Lessons From a Modern Farmer

Healthy soil means a healthy farm.

This rich soil is full of tiny, round “nodules” that indicate healthy nitrogen levels, and there’s plenty of earthworms to help with water infiltration. Credit: Aaron Roth/NRCS/flickr/CC BY-ND 2.0

Modern farmers use a suite of methods to keep their farmland fertile and productive. On last week’s show, we talked about some of those techniques with Doug Palen, a fourth-generation Kansas farmer, and Miriam Horn, author of the new book Rancher, Farmer, Fisherman: Conservation Heroes of the American Heartland. Here are some highlights from that conversation.

Soil encompasses a thriving ecosystem.

According to Horn, “a third of earth organisms live in the soil. And they perform these critical functions. They sustain photosynthesis,” she said, and “they protect plants and humans from disease.”

Plus, “they hold the soil together,” Horn added.

Soil is an important carbon sink.

After oceans, soil is “the second biggest repository of carbon on the planet. It has twice as much as the atmosphere and every plant combined,” said Horn.

Disturbing soil can deprive it of nutrients and release stored carbon.

“If you scramble the soil with a plow, if you twist through it—I liken it to a tornado, where you scramble these symbiotic communities—you collapse the homes that [these organisms] live in,” Horn told Science Friday.

[Take a tour of the thriving ecosystem that exists in soil.]

Scrambled soil invites an explosion of bacteria that “eat up all the organic matter and respire it out as carbon dioxide. So you rob the soil of this vital nutrient, and you add it to the atmosphere where it adds to climate change,” she said.

No-till farming helps keep soil healthy and fertile.

Tillage involves turning the soil to control for weeds and pests and to prepare for seeding. As the U.S. Department of Agriculture notes, “intensive soil tillage can increase the likelihood of soil erosion, nutrient runoff into nearby waterways, and the release of greenhouse gases into the atmosphere.”

In the case of no-till agriculture — which is what Palen practices — farmers leave crop residues in the field after harvesting in an effort to “armor” the soil. These residues include stalks and stubble (or stems), leaves, and seed pods, according to the USDA.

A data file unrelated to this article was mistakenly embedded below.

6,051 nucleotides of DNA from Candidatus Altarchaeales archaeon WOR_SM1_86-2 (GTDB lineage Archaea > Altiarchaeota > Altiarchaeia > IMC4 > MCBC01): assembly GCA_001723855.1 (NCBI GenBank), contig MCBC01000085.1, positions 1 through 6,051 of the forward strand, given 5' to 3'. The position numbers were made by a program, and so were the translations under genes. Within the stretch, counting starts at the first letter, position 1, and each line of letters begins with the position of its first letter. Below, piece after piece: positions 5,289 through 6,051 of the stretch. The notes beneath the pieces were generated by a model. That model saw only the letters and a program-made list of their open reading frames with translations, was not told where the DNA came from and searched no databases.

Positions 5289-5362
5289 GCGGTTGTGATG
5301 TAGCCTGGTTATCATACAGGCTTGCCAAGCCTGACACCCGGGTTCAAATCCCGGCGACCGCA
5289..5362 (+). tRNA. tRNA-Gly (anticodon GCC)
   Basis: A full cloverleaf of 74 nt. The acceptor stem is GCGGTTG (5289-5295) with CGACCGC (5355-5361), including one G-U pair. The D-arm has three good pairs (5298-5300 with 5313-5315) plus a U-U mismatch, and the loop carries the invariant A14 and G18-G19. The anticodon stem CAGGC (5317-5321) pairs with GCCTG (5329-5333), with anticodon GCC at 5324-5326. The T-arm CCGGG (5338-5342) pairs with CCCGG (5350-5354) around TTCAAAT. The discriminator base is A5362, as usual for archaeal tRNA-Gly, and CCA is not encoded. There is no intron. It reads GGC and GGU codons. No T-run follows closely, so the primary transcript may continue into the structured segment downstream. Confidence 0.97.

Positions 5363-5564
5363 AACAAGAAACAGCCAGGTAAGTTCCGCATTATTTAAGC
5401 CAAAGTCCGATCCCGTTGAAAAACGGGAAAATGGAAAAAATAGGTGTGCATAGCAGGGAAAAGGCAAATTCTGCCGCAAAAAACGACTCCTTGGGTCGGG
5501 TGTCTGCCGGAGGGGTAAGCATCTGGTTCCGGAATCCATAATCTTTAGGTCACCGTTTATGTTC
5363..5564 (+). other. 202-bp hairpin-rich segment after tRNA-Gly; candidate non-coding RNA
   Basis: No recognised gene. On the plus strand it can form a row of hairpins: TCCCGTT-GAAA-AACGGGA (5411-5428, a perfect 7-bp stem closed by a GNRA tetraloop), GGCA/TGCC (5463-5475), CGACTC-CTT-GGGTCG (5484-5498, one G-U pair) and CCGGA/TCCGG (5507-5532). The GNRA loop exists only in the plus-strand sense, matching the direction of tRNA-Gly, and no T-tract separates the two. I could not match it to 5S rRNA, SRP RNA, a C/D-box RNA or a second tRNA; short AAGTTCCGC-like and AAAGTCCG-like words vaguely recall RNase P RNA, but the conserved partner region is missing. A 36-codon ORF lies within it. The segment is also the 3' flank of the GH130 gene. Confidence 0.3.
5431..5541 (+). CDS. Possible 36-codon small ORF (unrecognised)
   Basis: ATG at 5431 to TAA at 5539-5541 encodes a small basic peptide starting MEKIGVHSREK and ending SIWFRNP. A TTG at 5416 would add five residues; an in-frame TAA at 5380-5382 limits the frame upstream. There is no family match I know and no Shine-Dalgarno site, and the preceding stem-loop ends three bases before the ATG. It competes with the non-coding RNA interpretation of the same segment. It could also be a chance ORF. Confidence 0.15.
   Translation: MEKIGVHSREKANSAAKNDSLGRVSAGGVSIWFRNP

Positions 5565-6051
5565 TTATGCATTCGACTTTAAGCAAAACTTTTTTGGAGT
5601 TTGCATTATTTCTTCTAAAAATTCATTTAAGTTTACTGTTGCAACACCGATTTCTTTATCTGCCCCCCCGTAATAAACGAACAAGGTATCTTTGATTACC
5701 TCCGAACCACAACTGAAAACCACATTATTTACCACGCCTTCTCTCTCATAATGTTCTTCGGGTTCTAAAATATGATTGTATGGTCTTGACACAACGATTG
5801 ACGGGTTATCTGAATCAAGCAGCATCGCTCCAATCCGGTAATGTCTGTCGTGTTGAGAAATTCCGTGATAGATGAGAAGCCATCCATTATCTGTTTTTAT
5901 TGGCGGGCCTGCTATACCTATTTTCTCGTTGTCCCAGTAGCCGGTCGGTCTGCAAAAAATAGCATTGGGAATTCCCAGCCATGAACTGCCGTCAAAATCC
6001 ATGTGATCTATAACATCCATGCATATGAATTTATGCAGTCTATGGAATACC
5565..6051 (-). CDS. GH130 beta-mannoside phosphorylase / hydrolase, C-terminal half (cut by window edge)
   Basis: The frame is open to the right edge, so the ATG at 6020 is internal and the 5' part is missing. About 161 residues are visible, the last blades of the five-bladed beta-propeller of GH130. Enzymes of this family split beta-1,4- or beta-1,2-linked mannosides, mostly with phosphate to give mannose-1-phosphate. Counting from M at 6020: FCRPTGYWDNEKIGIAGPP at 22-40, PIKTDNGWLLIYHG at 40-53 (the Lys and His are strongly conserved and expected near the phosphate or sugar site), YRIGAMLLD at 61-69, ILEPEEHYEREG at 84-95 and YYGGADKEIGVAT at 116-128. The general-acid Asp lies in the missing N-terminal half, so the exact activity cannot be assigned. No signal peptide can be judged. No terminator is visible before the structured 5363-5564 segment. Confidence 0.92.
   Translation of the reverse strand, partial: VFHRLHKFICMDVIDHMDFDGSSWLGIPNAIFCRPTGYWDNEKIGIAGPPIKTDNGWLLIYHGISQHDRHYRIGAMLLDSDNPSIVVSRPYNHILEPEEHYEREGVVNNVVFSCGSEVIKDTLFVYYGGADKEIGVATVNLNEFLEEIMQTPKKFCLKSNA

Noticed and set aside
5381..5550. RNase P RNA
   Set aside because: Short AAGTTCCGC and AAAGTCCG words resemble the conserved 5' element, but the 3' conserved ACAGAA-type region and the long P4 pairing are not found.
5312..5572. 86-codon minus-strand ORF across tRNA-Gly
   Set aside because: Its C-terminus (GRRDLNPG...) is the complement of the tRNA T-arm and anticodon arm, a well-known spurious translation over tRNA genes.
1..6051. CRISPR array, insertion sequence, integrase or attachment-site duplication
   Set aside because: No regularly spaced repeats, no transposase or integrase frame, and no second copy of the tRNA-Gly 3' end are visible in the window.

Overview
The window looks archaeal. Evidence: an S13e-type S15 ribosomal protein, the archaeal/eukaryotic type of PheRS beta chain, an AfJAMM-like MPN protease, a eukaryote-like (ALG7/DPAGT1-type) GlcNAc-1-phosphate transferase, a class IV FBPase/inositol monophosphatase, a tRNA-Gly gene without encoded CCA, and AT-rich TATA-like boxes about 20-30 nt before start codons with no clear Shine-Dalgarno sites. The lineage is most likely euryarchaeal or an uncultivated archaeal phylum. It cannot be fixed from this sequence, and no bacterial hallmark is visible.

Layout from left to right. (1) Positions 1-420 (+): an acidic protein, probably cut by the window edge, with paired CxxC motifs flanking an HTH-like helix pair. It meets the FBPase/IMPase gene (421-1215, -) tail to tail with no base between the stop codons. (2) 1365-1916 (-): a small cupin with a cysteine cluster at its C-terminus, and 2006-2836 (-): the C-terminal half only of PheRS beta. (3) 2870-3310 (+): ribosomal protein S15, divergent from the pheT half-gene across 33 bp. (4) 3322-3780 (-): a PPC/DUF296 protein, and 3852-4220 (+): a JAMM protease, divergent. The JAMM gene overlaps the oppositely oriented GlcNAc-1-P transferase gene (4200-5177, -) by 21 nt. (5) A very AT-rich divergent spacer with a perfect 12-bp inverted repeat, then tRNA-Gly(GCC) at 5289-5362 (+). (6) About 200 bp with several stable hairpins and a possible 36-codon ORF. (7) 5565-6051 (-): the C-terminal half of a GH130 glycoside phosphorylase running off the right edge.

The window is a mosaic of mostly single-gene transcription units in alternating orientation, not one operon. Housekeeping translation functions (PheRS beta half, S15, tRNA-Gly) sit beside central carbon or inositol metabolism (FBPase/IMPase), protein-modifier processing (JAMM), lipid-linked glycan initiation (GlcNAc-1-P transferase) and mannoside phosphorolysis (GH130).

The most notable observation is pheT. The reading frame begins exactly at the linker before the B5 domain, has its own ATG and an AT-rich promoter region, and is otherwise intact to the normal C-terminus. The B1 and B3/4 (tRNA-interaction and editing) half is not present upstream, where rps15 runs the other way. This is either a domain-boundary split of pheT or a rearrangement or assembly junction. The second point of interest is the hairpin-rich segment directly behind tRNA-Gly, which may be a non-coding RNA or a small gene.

“We’re able to just seed directly into the residues or the crop stubbles that remain on the surface, that are now protecting the soil from wind and water erosion and helping to conserve the water that does fall,” Palen told Science Friday.

Palen’s farm also practices crop rotation. “What we’re constantly trying to do is mimic the native systems, or the natural system, where there’s always something growing. And we try and do that even with the annual crops that we can produce for the consumers, and yet leave the cover on the soil to protect the soil.”

The quality of no-tilled soil can substantially improve over time.

“Over the almost 25 years now that I’ve been doing it, we always monitor the soil’s health, both chemically, with the nutrients, and monitor its organic matter,” Palen said. “And so those numbers have continued to climb, particularly the organic matter, which is such an integral part of the soil.” Palen added that he’s noticed improvements in soil texture over time, too.

No-tilled lands appear to be more resilient during extreme weather events.

“Kansas has been dealing with incredibly extreme weather for the last number of years, swinging from the hottest, deepest droughts in recorded history, to these unseasonal freezes and snowstorms, and then these torrential rains. And the wheat yields in general have been really volatile in line with that,” Horn said.

[A modern farmer shares his conservation tips.] 

“But the no-till farmers have seen much steadier and high yields. Their soil is much better at capturing water. It stays very porous. So the water permeates very deep in the soil,” she said. What’s more, no-tilled soil is “much better at holding the water. There isn’t nearly as much evaporation or water loss. And so [these fields are] much more resilient to these extremes of weather.”


These quotes have been lightly edited for clarity. For a full transcript, click here and scroll down to “transcript.”

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About Julie Leibach

Julie Leibach is a freelance science journalist and the former managing editor of online content for Science Friday.

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